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Our View: Pro-solution Akinci unfairly misrepresented by GC side

Turkish Cypriot Leader Mustafa Akinci Speaks During A News Conference In Geneva
Former Turkish Cypriot leader Mustafa Akinci

Greek Cypriot politicians and media have not been very kind to the Turkish Cypriot leader Mustafa Akinci. He is referred to as the ‘occupation leader’ and the ‘appointee of Ankara,’ among other things, which apart from being demeaning are not factually accurate. Akinci has publicly stood up to the autocratic President Erdogan on more than one occasion, as a result of which he has been out of favour with Ankara for some time now.

What ‘appointee of Ankara’ would have publicly argued that the Turkish Cypriots should be independent of the mainland, made concessions in negotiations without the approval of the Turkish government and criticised Turkey’s military actions? What ‘occupation leader’ would have been as committed as Akinci to a settlement of the Cyprus problem that would have ended the presence of Turkish troops on the island?

It would be no exaggeration to say that of all Cypriot politicians nobody is as wholeheartedly or as sincerely committed to a bizonal, bicommunal federation that would re-unite the island as Akinci. Perhaps this is the reason for his unfailingly negative reception by the Greek Cypriot media and politicians, who insist on presenting him like another Rauf Denktash or Dervis Eroglu.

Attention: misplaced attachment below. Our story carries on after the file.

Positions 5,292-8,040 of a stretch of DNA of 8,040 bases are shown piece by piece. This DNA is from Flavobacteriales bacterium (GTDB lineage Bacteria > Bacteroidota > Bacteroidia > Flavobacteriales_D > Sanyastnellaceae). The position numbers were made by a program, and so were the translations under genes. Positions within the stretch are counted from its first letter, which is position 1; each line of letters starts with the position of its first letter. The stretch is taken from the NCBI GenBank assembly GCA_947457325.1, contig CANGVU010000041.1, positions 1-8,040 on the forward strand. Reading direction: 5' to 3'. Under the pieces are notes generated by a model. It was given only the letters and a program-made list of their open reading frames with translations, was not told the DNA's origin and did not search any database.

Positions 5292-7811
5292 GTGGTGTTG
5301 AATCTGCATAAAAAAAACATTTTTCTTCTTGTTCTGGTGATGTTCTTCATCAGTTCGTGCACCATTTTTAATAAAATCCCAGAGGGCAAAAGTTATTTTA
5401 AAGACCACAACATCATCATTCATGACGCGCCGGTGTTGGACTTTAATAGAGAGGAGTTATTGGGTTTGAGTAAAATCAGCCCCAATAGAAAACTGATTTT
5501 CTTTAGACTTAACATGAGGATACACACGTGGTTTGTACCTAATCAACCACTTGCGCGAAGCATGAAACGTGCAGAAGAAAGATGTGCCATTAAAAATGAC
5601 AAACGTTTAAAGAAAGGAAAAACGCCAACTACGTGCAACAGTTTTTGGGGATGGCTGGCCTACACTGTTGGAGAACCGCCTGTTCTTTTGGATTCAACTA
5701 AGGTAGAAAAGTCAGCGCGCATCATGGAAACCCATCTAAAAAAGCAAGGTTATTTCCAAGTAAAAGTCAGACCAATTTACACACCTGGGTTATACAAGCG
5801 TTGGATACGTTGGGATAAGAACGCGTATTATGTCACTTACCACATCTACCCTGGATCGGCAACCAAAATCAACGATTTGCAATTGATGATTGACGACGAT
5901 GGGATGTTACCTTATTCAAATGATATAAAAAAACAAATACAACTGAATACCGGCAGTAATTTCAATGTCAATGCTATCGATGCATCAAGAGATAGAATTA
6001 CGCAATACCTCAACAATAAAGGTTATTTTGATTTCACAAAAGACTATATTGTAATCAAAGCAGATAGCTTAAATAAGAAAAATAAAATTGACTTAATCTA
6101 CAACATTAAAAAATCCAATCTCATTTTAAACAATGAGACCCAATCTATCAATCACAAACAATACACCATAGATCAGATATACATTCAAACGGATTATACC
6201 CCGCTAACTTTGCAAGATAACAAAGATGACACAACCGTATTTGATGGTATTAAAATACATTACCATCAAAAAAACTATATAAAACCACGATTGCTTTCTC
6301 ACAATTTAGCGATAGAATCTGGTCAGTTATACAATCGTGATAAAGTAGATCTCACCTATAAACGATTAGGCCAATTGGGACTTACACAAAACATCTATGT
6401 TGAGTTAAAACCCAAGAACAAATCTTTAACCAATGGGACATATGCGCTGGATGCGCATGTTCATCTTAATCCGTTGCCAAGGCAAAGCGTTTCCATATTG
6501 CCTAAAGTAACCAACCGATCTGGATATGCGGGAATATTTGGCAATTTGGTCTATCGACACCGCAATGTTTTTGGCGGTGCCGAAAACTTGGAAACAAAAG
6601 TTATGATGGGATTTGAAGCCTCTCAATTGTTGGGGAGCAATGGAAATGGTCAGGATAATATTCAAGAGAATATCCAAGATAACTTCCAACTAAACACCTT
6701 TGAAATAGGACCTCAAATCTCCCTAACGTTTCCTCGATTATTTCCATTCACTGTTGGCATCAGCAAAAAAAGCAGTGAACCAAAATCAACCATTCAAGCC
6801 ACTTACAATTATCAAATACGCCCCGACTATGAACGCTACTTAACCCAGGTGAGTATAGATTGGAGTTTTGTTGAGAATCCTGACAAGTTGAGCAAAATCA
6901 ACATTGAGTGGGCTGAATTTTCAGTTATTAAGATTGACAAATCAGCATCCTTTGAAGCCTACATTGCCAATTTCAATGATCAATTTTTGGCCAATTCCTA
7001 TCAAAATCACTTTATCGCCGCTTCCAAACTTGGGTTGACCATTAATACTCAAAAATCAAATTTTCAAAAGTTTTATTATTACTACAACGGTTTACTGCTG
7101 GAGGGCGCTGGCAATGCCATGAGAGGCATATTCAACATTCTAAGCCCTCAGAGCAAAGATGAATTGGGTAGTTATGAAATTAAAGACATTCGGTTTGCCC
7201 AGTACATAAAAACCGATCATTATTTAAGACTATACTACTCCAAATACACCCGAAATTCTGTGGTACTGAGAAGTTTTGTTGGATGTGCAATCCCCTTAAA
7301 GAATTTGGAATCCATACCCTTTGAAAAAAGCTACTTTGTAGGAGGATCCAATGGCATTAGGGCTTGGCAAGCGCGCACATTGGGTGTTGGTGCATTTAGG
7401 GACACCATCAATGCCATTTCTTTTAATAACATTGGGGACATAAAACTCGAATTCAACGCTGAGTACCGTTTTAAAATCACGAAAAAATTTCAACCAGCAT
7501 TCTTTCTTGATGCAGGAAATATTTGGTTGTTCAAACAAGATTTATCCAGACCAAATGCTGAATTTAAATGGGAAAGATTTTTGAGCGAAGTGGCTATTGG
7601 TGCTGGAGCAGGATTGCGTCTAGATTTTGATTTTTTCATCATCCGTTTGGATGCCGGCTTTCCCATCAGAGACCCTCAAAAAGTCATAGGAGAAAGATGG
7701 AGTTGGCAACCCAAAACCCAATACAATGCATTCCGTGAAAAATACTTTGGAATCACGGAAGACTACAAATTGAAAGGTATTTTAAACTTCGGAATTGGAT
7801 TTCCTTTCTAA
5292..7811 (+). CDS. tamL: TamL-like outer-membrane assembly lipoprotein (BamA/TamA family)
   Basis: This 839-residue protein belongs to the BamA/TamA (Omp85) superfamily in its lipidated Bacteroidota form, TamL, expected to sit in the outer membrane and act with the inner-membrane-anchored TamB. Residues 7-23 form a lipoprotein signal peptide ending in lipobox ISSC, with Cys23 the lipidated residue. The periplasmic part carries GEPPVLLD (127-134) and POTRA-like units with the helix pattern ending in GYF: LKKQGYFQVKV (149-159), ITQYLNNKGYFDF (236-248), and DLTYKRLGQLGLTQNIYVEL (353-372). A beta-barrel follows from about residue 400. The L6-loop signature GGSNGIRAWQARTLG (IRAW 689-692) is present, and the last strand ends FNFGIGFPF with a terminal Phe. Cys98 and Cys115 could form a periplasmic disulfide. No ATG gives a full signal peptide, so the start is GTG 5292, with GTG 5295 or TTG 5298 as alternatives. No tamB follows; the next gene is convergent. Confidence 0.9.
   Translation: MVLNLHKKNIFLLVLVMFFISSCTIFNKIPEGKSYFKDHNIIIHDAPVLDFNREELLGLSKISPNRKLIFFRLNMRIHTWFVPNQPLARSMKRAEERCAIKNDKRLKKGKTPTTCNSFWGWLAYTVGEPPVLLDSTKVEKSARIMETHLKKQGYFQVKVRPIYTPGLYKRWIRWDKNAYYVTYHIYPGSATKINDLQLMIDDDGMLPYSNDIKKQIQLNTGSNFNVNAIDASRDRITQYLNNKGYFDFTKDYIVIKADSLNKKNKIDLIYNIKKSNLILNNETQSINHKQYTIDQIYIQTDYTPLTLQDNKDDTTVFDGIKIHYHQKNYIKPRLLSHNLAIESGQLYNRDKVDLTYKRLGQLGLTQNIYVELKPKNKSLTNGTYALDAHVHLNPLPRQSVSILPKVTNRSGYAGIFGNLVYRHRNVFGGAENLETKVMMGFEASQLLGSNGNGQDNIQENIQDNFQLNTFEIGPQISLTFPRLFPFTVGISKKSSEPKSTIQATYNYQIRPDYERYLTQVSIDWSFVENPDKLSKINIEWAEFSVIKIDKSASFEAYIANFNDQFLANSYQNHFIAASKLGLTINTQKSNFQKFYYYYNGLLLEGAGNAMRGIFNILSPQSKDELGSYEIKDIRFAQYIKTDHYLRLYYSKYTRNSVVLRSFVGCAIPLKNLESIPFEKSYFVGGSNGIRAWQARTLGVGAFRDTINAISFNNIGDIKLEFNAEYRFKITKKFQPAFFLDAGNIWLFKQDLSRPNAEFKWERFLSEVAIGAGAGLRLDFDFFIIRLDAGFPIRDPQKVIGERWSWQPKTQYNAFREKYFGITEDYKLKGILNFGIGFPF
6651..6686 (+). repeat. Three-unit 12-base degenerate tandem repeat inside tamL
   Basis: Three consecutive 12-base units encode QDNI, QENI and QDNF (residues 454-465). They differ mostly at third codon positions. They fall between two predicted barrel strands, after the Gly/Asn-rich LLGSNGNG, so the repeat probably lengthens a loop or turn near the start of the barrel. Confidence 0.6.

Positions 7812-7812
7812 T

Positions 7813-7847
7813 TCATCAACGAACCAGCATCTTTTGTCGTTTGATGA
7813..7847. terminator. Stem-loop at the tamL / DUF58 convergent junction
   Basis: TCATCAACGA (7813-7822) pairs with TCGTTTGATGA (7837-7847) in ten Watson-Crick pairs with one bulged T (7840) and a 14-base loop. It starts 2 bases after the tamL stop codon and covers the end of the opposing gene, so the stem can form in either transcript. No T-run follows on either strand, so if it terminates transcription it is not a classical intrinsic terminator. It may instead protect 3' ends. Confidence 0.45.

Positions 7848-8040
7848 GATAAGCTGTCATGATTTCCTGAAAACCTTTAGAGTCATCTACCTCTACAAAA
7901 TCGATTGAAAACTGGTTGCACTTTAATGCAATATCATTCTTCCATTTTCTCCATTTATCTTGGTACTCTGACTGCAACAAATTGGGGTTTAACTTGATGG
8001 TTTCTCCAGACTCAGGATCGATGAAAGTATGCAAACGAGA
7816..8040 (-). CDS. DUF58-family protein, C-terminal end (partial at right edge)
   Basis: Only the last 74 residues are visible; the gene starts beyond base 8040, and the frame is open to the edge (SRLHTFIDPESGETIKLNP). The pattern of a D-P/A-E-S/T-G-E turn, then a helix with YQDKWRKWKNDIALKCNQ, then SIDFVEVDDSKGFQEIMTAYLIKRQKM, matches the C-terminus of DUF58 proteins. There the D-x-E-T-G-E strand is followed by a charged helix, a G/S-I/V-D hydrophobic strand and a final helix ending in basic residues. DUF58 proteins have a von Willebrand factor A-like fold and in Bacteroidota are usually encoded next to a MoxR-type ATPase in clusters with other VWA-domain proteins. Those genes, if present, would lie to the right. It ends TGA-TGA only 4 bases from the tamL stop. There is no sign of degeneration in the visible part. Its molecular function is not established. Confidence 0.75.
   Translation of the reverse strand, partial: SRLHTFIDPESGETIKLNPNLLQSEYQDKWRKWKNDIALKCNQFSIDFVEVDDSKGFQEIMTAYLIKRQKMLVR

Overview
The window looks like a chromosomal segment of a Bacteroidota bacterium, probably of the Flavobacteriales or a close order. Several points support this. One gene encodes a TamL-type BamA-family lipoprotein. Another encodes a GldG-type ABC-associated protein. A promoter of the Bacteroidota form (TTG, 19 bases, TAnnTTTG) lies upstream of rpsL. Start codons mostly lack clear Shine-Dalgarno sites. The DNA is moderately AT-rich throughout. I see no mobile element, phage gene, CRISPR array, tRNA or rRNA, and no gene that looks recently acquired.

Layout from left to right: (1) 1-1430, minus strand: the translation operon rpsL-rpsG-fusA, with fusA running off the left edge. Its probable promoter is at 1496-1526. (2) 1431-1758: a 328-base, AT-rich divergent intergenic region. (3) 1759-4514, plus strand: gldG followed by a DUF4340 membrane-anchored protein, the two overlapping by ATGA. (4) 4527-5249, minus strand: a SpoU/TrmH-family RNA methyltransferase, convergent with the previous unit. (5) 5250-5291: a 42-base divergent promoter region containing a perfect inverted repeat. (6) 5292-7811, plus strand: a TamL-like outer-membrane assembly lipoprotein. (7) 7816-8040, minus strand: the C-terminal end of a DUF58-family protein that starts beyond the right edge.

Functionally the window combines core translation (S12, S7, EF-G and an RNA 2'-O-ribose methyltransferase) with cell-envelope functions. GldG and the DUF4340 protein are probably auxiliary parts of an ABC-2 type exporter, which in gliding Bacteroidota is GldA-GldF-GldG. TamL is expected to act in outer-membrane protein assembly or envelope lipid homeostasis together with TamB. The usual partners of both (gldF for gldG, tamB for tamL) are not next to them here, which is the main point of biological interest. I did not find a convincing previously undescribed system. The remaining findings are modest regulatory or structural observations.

What Turkish Cypriot leader, two months before ‘presidential’ elections, would take a clear public stand against plans to open the fenced-off area of Famagusta, plans that have the full approval of the Turkish government? Yet in a statement about the matter on social media on Sunday, Akinci said “the correct thing for the Varosha issue is to discuss it in a way that is in line with international law, the UN and contributes to a solution.”

He also accused rival candidates – ‘foreign minister’ Kudret Ozersay and ‘prime minister’ Ersin Tatar – of trying to turn Varosha into an ‘election issue’. Although opposing the opening of Varosha might lose him votes and antagonise Turkey, he still made his position clear because he knows that such a move would eliminate the slim hopes that might still exist for a settlement. Would any Greek Cypriot presidential candidate have backed a position that would have cost him votes for the sake of a settlement?

We doubt it. In election campaigns, as a rule, all the candidates become more hard-line on the Cyprus problem because they calculate this improves their chances of winning. Our current president was no exception to this rule. What a great shame it would be if Akinci loses October’s elections in the north, because with him will go the very slim hopes left for a reunified Cyprus.

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